The second layer is prepared by dissolving 70 parts of the acrylic resin (Elvacite 2044 - DuPont) and 30 parts of the vinyl chloride-acetate copolymer (VMCH - Union Carbide) in 510 parts methyl ethyl ketone and 90 parts cyclohexanone. To this solution is added 0.75 parts silica (K-320 precipitated Silica - DeGussa, Inc.) and the resulting mixture is dispersed on a Cowles dissolver at 1000 RPM for 30 minutes. At this point, a 50% concentration solution of the antistatic agent is added and the dispersion carried out for an additional 5 minutes. The anti-static agent used is in accordance with the foregoing general formula wherein R1 is C4 H9, a is 2 and m is 10. The concentration of this anti-static agent is varied to provide transparencies containing 2 1/2, 5 and 7 1/2 weight percent of the material in the second layer.

The solution/dispersion is coated onto the polyester base sheet and the solvent dried to provide a clear film adherent to the polyester base sheet of about 0.2 mil in thickness.

Three transparencies are prepared by the foregoing procedure and imaged in the conventional manner using a Xerox 6500 Color Copier. Neither cyan static nor hollow characters are observed in any one of the three transparencies having concentrations of the anti-static agent of 2 1/2, 5 and 7 1/2 percent.

Transparencies using other types of anti-static agents are also prepared, imaged and examined in a similar manner. It is found that some of the other agents eliminate the cyan static problem at the cost of causing hollow characters. In other cases, they do not eliminate cyan static. Those materials that do eliminate cyan static without causing hollow characters at certain concentrations do not do so at others. Thus, the anti-static agent of the present invention is preferred because it can be employed at various concentrations to eliminate cyan static without causing hollow characters in the type of transparency under consideration.

Patent Citations
Cited PatentFiling datePublication dateApplicantTitle
US2921869 *May 22, 1956Jan 19, 1960Du PontCoated polymeric thermoplastic dielectric film
US2976184 *Nov 28, 1955Mar 21, 1961Du PontMethod of coating a polymeric thermoplastic dielectric film and article produced thereby
US3049457 *Jun 5, 1958Aug 14, 1962Carter S Ink CoTransfer paper
US3428682 *Jun 6, 1966Feb 18, 1969Ashland Oil IncPolyoxyalkylene-containing ammonium compounds
US3456013 *Jun 6, 1966Jul 15, 1969Ashland Oil IncPolyoxyalkylene containing tertiary amines
US3664952 *May 15, 1970May 23, 1972American Cyanamid CoAqueous textile softening composition
US3711414 *Dec 16, 1969Jan 16, 1973Colgate Palmolive CoHigh foaming antistatic detergent composition
US3786518 *Sep 22, 1972Jan 15, 1974Nig Mason LtdElectrosensitive recording materials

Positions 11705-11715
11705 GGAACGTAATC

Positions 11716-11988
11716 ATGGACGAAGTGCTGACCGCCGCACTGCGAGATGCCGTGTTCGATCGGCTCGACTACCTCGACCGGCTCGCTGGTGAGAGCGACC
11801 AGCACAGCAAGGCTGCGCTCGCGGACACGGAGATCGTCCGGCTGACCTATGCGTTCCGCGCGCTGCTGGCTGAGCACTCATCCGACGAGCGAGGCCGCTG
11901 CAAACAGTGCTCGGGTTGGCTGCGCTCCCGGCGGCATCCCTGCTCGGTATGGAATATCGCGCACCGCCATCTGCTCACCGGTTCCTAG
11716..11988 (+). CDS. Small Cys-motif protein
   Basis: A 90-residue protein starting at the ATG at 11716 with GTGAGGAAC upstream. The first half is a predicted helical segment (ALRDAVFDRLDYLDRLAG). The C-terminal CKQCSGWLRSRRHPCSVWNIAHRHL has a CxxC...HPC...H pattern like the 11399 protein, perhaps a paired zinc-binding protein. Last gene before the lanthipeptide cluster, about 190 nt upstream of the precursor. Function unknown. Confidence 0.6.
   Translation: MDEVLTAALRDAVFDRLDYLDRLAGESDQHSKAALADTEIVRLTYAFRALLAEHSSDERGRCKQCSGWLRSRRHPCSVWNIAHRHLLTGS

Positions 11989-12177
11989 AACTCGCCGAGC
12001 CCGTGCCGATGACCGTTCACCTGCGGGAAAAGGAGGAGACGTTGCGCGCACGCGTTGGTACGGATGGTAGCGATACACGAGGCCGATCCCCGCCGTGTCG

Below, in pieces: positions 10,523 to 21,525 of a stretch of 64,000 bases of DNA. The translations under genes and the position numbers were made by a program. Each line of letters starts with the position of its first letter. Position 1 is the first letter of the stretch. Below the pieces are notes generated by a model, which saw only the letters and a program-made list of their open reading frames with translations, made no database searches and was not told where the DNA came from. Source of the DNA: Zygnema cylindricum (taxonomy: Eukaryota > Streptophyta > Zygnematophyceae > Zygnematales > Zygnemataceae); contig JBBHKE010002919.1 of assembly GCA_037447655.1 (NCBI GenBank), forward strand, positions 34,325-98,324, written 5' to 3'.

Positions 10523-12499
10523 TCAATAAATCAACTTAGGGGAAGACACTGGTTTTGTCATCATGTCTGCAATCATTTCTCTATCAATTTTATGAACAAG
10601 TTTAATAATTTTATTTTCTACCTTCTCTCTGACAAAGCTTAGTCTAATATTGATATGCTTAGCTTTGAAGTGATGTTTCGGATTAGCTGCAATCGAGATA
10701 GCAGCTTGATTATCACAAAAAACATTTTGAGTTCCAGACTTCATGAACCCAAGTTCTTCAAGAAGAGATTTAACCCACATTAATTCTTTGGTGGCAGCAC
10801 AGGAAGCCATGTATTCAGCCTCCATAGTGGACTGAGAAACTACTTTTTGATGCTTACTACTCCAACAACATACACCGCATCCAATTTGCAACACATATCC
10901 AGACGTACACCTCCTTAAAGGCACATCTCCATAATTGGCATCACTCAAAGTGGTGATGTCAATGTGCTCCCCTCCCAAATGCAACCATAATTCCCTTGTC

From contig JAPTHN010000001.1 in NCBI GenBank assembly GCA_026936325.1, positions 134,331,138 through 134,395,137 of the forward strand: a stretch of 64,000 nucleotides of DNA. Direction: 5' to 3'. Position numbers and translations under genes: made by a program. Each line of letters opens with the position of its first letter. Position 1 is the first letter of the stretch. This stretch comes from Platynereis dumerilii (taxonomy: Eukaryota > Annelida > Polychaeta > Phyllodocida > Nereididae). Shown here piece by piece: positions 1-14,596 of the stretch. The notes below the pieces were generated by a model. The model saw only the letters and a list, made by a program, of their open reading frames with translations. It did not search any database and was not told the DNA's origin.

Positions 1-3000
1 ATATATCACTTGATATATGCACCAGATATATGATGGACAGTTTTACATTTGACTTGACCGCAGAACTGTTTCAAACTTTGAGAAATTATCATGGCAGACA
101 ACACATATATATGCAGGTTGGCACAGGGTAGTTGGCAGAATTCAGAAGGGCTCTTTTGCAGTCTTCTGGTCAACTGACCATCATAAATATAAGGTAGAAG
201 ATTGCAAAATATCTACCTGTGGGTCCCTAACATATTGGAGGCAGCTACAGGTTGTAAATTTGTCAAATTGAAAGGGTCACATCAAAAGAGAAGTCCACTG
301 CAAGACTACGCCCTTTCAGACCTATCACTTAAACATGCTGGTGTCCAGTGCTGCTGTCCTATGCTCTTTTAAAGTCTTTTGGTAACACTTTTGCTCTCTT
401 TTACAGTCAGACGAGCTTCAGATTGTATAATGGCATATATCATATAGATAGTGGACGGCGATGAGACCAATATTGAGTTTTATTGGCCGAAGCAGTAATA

US3790435 *Jun 7, 1972Feb 5, 1974Mitsubishi Petrochemical CoSynthetic papers and method of making
US3854942 *Jan 8, 1973Dec 17, 1974Xerox CorpTransparency for multi-color electrostatic copying
US3936559 *Mar 5, 1973Feb 3, 1976Columbia Ribbon And Carbon Manufacturing Co., Inc.Flexible plastic
US3975563 *May 8, 1974Aug 17, 1976Minnesota Mining And Manufacturing CompanyImage transfer sheet material
Referenced by
Citing PatentFiling datePublication dateApplicantTitle
US4245025 *Sep 8, 1978Jan 13, 1981Mita Industrial Company LimitedTransfer sheet and process for preparation thereof
US4755425 *Mar 9, 1987Jul 5, 1988Minnesota Mining And Manufacturing CompanyRetroreflective sheet coated with silica layer
US4844976 *Feb 18, 1988Jul 4, 1989Minnesota Mining And Manufacturing CompanyBlend with transparent polymer
US4869955 *Mar 11, 1988Sep 26, 1989E. I. Du Pont De Nemours And CompanyPolyester support for preparing electrostatic transparencies
US5073404 *Jul 20, 1990Dec 17, 1991Minnesota Mining And Manufacturing CompanySoil and dew repellant, polyurethane or acrylic polymer or vin yl chloride copolymer
US5302436 *Jun 4, 1992Apr 12, 1994Minnesota Mining And Manufacturing CompanyTransparencies yielding images with decreased fading of triarylmethane dyes
US5310591 *Mar 12, 1993May 10, 1994Minnesota Mining And Manufacturing CompanyMultilayer element with radiation transparent backing on paper and toner receptive coating of (meth)acrylate copolymers
US5310595 *Sep 18, 1992May 10, 1994Minnesota Mining And Manufacturing CompanyMultilayer element with radiation transparent backing on paper and toner receptive coating of (meth)acrylate copolymers
US5702802 *Dec 6, 1993Dec 30, 1997Avery Dennison CorporationPermanent xerographic toner-receptive index divider
US5914162 *Mar 25, 1992Jun 22, 1999Minnesota Mining And Manufacturing CompanyPlumbing fixture
US6322874 *May 24, 1995Nov 27, 20013M Innovative Properties CompanyBlend of an acrylic resin, a vinyl resin, a solution or dispersion grade rubber and a plasticizer; adhering to a first major surface of a crack resistant film; durability and flexibility
EP0315360A2 *Oct 26, 1988May 10, 1989Imperial Chemical Industries PlcImaged copy film
EP0615858A1 *Mar 18, 1994Sep 21, 1994Xerox CorporationTransparent recording sheets
WO2004003093A1Jun 26, 2003Jan 8, 2004Richard SouthwardCoating compositions
Classifications
U.S. Classification428/215, 430/528, 428/913, 427/146, 428/336, 428/337, 428/483, 428/331
International ClassificationG03G7/00
Cooperative ClassificationY10S428/913, G03G7/0013, G03G7/008, G03G7/002, G03G7/004
European ClassificationG03G7/00B4, G03G7/00F4B, G03G7/00B2, G03G7/00B4B4